4 killed in mountain accidents over the weekend


Four people died on mountains in Japan over the weekend. Three died in avalanches while a fourth was found dead on Mt Fuji, police said.

Acording to police and rescue officials, the body of a 56-year-old woman was found on Mt Shirouma in Nagano Prefecture on Sunday morning. Fuji TV reported that she was one of a group of six climbers who were hit by an avalanche at 10:30 a.m. Saturday. Two other climbers, aged 50 and 32, also went missing in the avalanche. Police said the body of the 50-year-old was found Sunday.

Meanwhile, a 57-year-old man was found dead on Mt Yatsugatake which straddles Nagano and Yamanashi prefectures, Fuji reported. He had been reported missing by his family on Saturday afternoon after he failed to return from the mountain.

Also Sunday, the body of a man was found on the 7th station of Mount Fuji. Police said it appears he slipped and hit his head.

The mountains are full of climbers for Golden Week and authorities are issuing warnings to climbers to watch out for avalanches caused by melting snow.

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As the story goes, "Who is the adult here? The climber or the park supervisor?" Close the climbing and quit wasting taxpayers' money or require a 1,000,000 yen deposit PER PERSON to climb in the "non-climbing season." Freedom of choice is not freedom to make a bad decision.

-8 ( +1 / -9 )

Mt. Shirouma

Not Mt. Hakuba?

0 ( +1 / -1 )

I was up in the mountains this weekend (as I always am). Weather has been very changeable, and way WAY colder than the city.

0 ( +2 / -2 )

This is probably the most dangerous season for climbing over 1000 or 1500 m mts. It is just getting warm enough for hiking, but up top, the snows aren't gone yet, and ppl don't realize that. Never mind the melting and ease of avalanching, ppl just aren't used to hiking in snow and ice and will make stupid mistakes.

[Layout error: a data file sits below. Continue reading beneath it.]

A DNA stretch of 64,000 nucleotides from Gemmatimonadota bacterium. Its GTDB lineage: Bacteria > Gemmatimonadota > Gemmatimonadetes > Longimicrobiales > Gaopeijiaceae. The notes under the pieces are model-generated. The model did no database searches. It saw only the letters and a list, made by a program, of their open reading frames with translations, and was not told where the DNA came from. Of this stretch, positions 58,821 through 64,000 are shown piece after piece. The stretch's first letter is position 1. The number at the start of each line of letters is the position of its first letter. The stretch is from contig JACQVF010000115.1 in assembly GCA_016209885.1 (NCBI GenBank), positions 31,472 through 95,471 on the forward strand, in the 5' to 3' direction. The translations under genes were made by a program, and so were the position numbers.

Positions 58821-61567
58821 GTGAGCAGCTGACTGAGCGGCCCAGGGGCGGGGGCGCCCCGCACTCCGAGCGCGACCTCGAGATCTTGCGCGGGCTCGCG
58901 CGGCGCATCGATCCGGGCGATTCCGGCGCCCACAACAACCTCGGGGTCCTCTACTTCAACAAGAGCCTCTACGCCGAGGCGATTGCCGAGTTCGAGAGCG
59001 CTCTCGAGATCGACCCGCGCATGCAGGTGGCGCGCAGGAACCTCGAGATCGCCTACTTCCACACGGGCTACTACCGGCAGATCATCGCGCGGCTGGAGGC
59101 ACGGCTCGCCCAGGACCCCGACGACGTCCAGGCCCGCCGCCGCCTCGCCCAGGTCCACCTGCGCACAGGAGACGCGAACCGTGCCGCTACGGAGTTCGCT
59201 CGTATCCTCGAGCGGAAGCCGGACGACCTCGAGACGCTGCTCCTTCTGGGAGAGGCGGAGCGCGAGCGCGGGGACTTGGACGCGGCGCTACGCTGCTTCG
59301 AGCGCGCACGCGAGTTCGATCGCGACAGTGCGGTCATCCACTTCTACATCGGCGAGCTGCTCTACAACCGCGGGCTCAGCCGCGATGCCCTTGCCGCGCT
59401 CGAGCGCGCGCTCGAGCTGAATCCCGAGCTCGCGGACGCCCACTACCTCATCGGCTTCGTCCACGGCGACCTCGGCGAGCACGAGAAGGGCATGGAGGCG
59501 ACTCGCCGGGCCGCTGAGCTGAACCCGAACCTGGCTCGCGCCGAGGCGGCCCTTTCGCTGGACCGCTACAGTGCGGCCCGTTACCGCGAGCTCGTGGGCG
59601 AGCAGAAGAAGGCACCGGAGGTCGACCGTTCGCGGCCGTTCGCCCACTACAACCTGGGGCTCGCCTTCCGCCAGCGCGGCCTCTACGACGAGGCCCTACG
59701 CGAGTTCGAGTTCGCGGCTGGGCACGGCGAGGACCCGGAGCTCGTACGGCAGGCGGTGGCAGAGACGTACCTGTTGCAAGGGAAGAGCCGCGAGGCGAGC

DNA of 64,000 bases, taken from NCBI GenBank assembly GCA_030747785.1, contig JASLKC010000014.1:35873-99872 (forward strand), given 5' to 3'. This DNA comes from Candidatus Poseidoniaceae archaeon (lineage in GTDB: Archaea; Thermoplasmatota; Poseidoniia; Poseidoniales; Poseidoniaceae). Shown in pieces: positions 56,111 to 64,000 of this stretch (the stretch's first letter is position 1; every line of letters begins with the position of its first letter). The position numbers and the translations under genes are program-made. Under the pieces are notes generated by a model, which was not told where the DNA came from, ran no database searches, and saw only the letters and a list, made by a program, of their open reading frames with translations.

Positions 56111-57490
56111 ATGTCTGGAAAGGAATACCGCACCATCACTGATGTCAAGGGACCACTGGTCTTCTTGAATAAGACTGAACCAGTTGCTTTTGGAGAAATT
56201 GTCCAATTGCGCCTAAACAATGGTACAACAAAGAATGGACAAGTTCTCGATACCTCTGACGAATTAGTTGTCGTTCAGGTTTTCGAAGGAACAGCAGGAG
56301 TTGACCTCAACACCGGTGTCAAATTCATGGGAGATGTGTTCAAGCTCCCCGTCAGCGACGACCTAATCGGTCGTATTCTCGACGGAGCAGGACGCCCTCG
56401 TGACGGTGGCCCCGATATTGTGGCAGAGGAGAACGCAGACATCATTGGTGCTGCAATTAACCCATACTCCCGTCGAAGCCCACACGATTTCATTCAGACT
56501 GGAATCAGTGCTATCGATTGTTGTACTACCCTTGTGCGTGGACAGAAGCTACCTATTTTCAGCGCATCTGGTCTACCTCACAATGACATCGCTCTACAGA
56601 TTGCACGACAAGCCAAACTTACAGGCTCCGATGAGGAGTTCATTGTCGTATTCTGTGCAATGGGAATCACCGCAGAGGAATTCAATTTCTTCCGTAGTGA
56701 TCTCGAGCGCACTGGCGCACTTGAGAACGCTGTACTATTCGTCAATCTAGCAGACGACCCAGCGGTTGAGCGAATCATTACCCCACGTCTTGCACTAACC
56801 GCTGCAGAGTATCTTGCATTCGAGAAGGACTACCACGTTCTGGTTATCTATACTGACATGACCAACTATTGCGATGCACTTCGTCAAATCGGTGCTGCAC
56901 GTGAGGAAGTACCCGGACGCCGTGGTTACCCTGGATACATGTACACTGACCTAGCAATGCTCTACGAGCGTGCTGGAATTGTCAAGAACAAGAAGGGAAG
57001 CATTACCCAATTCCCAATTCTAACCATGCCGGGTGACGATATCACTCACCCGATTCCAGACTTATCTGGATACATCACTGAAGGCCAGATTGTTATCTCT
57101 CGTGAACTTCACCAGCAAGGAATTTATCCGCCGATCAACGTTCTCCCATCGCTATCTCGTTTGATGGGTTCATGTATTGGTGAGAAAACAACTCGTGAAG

noriyosan- I think it is good we have public parks and administer them via gov for all ppl, keeping the forest and animals protected and keeping it all available for ppl to hike. "Closing" it is not really realistic, as it is, well, a mountain. For emergency services in our cities, in our oceans, we don't require deposits for walking down the street or taking a swim, and most of us recognize the value of helping our fellow man, and want to live in a society that does so. Should we have had a deposit for ppl silly enough to live on the coast of Tohoku and get earthquaked?

Further more, the revenue made from ppl going there really offsets emergency services. There are all kinds of hotels, trains, omiyage, restaurants, etc, and those get taxed.

5 ( +5 / -0 )


Hakuba is the name of the ski resort itself. Shirouma Dake is the actual name of the mt. Same kanji though, and since the ski resort is more well-known, most ppl don't know the real name of the mt.

5 ( +5 / -0 )

RIP. Not much you can do about an avalanche besides hoping to avoid one, or not hiking in the off-season altogether. The Mt. Fuji incident? I'm not sure. In any case, all these people wanted to do was go hiking, and they died. Tragic result.

0 ( +0 / -0 )

It is just getting warm enough for hiking, but up top, the snows aren't gone yet, and ppl don't realize that.

And people dress for snow and get rain, which is more dangerous.

And thank you, Lowly, for the information. Today I learned.

2 ( +2 / -0 )

I can't imagine trying to climb Mt. Fuji at this time of year. It's still very dangerous up there with all the snow.

0 ( +0 / -0 )

I feel sorry for their families loss. I pray that people will be safer now when climbing a mountain around this season

0 ( +0 / -0 )

Lowly - it is your money! Money to rescue people who have made bad decisions could be used to educate public school students such as swim lessons so tragedies don't happen in the rivers this summer.

0 ( +0 / -0 )

Freedom of choice is not freedom to make a bad decision.

That's where you're wrong.

1 ( +1 / -0 )


I guess it is my money. The gov kind of takes it from me and does what they feel like. But I am happy to live in a society where some of that money goes to emergency services for all. Sure, education and training are also important. But we're talking about 150,000,000 ppl here, or whatever. It's not so easy. And again, there are lots of taxes from all the tourism around mts.

And anyway you are never going to close all the rivers and all the mountains. What a horrible world that would be. 1984

1 ( +1 / -0 )

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